I plan on using an Orangutan SVP-1284 to drive a fairly simple robot, similar in size and function to the 3pi with almost identical motors to drive the wheels.
My question is, what is the recommended battery configuration for this application? I would like to use rechargeable NiMH batteries. It looks like I could use 6 AAA batteries. But is that going to be beefy enough? Do I need to move to AA or perhaps something else?
The 3pi uses AAA cells, so if your power requirements are similar to the 3pi’s, you should be fine with AAAs. Note that the 3pi supplies its motors with a boosted 9.25V, which means the 3pi draws more current from its four batteries than an identical robot with motors powered straight off of 8 NiMH cells. For this particular situation, it seems like your decision should mainly be based on how long you want your robot to run before the batteries need to be recharged (unless there are size constraints that make smaller cells more desirable, as was the case on the 3pi). If you have room for AAs, I’d suggest using those just because you’ll get more time to play around with your robot between charges.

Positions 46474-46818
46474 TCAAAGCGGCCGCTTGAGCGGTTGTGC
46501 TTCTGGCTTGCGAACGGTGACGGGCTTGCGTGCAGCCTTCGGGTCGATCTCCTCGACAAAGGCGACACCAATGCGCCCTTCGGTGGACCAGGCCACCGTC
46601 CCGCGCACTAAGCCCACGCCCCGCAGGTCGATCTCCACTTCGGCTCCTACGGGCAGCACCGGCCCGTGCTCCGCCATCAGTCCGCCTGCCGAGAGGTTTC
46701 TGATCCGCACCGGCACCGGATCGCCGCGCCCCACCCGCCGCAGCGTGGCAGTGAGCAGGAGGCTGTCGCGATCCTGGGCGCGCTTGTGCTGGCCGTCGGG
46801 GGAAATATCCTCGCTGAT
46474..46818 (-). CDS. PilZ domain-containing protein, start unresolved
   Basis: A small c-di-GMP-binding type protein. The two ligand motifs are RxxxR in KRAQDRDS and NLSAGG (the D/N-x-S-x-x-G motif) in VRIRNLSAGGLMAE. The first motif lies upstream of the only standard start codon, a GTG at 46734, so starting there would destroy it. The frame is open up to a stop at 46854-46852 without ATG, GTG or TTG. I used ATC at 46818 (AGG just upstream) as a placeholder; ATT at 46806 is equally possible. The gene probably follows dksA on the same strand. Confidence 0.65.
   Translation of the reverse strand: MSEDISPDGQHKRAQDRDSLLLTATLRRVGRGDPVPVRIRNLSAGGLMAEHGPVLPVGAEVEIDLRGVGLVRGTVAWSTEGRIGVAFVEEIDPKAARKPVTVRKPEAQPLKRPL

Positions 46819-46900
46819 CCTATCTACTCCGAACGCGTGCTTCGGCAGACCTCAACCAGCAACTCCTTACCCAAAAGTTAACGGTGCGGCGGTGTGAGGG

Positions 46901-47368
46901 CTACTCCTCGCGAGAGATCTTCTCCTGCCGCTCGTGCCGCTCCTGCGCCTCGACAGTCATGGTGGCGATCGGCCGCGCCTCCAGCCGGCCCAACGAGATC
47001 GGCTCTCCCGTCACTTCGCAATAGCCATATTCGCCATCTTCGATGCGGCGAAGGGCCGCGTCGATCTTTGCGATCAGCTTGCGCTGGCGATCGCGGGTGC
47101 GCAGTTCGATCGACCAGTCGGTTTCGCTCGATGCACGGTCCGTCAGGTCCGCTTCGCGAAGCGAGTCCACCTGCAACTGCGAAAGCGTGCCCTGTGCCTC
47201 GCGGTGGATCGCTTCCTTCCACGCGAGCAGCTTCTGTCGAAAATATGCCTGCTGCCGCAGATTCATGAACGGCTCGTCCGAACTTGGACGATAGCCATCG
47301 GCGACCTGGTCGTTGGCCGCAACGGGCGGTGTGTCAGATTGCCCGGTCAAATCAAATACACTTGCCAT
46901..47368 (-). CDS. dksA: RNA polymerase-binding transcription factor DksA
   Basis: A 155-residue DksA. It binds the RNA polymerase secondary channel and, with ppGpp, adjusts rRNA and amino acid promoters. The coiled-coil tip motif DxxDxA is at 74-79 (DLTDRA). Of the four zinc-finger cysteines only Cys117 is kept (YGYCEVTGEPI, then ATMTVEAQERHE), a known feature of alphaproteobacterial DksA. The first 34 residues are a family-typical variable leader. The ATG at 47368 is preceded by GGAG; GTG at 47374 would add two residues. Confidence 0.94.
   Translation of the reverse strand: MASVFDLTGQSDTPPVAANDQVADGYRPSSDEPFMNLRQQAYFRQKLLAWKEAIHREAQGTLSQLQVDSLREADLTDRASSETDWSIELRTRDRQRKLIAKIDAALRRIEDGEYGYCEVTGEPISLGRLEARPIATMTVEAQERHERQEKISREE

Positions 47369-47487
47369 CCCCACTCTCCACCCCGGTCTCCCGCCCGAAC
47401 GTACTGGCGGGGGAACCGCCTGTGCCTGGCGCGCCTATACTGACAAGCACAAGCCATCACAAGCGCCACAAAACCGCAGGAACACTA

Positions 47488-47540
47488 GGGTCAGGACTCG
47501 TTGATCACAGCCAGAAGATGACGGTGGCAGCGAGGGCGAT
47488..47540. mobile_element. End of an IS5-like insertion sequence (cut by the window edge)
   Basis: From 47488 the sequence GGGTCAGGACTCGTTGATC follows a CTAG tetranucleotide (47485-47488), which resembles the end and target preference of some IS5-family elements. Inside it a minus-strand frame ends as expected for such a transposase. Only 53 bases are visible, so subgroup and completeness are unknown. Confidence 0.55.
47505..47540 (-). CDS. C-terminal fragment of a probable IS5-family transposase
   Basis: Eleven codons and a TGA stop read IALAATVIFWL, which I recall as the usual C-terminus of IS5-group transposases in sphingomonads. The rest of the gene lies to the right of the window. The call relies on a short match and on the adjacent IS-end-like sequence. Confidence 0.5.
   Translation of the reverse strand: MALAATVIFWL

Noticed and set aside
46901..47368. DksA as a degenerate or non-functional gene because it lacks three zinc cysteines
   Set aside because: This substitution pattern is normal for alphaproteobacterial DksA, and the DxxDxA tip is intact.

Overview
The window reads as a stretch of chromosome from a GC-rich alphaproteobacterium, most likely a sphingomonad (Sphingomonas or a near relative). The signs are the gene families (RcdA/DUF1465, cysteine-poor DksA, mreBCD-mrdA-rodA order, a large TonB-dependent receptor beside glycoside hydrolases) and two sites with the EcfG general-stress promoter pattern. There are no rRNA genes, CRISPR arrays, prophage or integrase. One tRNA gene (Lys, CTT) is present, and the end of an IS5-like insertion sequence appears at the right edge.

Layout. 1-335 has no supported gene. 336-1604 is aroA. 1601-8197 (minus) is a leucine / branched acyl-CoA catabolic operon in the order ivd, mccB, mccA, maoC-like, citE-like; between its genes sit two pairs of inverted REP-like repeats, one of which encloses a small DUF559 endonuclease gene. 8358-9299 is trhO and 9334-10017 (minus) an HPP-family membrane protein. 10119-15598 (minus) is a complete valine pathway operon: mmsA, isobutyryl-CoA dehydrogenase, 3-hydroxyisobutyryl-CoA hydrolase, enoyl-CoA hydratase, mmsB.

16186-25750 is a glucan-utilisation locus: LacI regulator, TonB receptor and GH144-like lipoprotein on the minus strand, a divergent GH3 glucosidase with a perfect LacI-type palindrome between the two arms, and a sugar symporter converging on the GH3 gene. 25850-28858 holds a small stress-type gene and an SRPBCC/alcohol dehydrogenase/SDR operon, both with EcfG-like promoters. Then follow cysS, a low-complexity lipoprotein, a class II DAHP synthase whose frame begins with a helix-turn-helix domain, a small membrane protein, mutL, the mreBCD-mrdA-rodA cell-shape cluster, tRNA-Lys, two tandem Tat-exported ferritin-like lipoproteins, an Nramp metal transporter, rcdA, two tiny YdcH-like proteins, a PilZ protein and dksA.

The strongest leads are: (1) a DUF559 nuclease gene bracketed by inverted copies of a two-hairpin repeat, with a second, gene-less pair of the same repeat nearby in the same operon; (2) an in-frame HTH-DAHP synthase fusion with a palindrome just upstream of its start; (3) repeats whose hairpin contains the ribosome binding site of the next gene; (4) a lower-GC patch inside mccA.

Thanks for the tips. I’ll see if I can get the AA battery holder to fit.
By the way, will 6 batteries be enough or do I need 8?
Also, if I run the Orangutan SVP-1284 from a benchtop power supply, what is the recommended voltage (and max current)?
The SVP input voltage should be between 6 and 13.5 V, so six NiMH cells should be okay. As they discharge, they will probably eventually fall below 6V, so you might want to watch for that and use that as an indication that it’s time to recharge if they get that low. You can use any voltage in the acceptable 6 - 13.5V range, so your decision should largely be based on how much voltage you want across your motors.
The current you need depends on the motors you are using and the voltage you are running them at. If you have two motors with a stall current of 300 mA at six volts, I’d suggest a power supply that can deliver at least an amp if you plan on running the motors at 6 V, though you could get by with less if you’re careful about how you use your motors. For example, going directly from stopped to full speed will briefly draw close to the full stall current, and going directly from full speed in one direction to full speed in the other will briefly draw close to twice the stall current. If you avoid such situations (e.g. ramp the motor speed up slowly), your motors won’t be drawing as much current.
Note that the stall current scales linearly with voltage, so motors with a 300 mA stall at 6 V will draw 450 mA at stall at 9 V.